"Argument" (CC BY-NC-SA 2.0) by rikdom
Have you noticed a change in your Facebook feed over the last couple of years? How many genuinely personal posts do you see per day? In the past we laughed at the idea of people posting what they had for breakfast or other daily trivia but today I welcome such posts because they connect me with a person. Sadly most posts in my feed are just soapboxing or commercial. Many simply broadcast "evidence" for their particular ideology and in many cases there is no real invitation to discussion. So I am well aware of the ideological convictions of many contacts (they remind me several times a day) but know little of the person behind. We've moved away from creating our own content to sharing others' content, preaching to the converted and at the unconverted. The network isn't really social anymore.
There was so much promise that social media would foster dialogue and collaboration over borders but sadly they are becoming echo-chambers and in some cases lawless arenas where bullies, bigots and extremists destroy all attempts at open discussion. Many people are bullied into leaving the main platforms like Facebook and Twitter and even if you're not subject to troll attacks there's simply not enough meaningful interaction to make it worthwhile staying. Instead of promoting freedom, openness and democracy, social media seem to be having the opposite effect. Of course there are still excellent groups and communities where genuine interaction thrives but these are mostly closed or restricted due to the threat of spammers and trolls.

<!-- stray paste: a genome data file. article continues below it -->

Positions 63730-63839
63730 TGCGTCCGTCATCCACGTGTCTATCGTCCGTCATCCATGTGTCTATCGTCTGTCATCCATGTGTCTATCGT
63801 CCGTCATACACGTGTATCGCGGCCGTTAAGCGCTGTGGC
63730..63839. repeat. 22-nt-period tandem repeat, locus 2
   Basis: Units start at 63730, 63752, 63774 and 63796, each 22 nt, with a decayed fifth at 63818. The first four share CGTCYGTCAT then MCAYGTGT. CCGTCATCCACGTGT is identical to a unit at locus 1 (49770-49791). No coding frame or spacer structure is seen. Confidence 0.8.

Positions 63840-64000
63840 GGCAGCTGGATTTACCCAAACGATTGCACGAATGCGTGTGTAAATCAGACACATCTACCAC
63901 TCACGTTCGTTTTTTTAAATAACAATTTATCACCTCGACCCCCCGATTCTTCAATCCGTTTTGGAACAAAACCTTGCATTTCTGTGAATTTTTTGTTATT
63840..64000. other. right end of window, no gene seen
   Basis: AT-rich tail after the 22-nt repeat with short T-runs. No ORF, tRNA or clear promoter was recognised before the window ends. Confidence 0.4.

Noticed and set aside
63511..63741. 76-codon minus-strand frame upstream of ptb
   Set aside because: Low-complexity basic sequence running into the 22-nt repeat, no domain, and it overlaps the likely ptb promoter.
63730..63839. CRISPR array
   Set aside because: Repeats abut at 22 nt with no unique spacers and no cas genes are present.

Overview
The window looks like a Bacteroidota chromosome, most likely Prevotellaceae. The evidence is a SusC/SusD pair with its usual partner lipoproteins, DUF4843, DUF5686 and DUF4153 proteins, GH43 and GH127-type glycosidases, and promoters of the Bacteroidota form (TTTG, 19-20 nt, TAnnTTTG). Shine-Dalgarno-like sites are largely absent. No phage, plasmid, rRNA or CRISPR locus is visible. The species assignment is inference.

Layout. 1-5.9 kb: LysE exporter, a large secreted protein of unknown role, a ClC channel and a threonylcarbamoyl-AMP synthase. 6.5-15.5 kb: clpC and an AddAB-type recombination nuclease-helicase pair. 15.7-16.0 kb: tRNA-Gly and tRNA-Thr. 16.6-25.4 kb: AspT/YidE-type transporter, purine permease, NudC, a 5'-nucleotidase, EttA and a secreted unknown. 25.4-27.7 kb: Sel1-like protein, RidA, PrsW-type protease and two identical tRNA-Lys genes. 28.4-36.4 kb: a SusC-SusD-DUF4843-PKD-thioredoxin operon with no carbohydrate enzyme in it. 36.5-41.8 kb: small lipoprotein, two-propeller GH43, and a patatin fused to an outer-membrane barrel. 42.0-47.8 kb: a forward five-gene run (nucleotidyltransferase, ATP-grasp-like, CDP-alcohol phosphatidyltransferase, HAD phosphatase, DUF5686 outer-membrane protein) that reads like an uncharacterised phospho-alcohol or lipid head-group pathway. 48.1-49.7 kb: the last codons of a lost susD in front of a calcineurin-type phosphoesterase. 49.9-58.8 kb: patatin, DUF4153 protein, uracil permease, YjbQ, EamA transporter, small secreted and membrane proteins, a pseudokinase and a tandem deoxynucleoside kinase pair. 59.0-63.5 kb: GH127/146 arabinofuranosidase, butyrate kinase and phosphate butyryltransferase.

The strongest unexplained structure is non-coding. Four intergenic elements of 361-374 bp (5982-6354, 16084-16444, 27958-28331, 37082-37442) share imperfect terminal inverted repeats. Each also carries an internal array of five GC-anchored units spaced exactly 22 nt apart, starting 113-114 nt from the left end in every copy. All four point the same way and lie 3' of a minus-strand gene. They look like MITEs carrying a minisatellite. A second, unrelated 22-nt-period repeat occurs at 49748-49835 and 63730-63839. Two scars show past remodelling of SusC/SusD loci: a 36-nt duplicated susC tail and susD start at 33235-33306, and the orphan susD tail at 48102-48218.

This especially important in education where social media can offer exciting new oportunities for sharing knowledge, resources and experience, both for teachers and students. However I can understand many teachers' reluctance to use social media professionally when they see the excesses that are often spotlighted in the media. Even in professional circles the discussion can turn sour and it only takes one troll to spoil a whole community. Because of this it is essential that we discuss collaborative and participative literacy with colleagues and students and take care to create common ground rules for the communities we use.
I suspect it is too late to radically turn the tide but maybe we can think a little more about how we use social networks and try to treat others as we would like to be treated ourselves. Here are some personal preferences and tips, in no particular order:
- Don't preach. Interesting articles are fine but not the same topic all the time. You won't change my views by bombarding your contacts, they will simply switch you off.
- Be personal sometimes. Tell about your life, small bits of trivia, with a bit of humour and self-distance.
- Please don't use reposting options that use several platforms at once (eg everything you post on Twitter is instantly reposted on Facebook). It can be seen as spam.
- Develop your own basic social media plan. Decide on clear profiles for each of your accounts and stick to them, eg Twitter for work related material, Facebook for more personal content, Instagram for photos, LinkedIn for purely professional matters.
- If you want to post daily photos and updates of your children, cats, gym visits, diet etc consider creating a group for this and inviting friends who you know will be interested. You can arrange your friends on facebook into different categories and then when you post you can choose whether to broadcast to all or to send only to one category (eg cat lovers). The rest of us don't mind occasional glimpses into these areas but not every day!
Do you recognize this trend? Any other tips?
Make a difference between marketing and sharing. Why are you posting?ReplyDelete
Not sure what you mean here but I think a lot of shared content is posted as marketing for a point of view or ideology. My point is that social networks have moved from personal communication to broadcasting and soapboxing and that is sad.ReplyDelete
Thanks. I do commit some of these sins from time to time. Will try to do better.ReplyDelete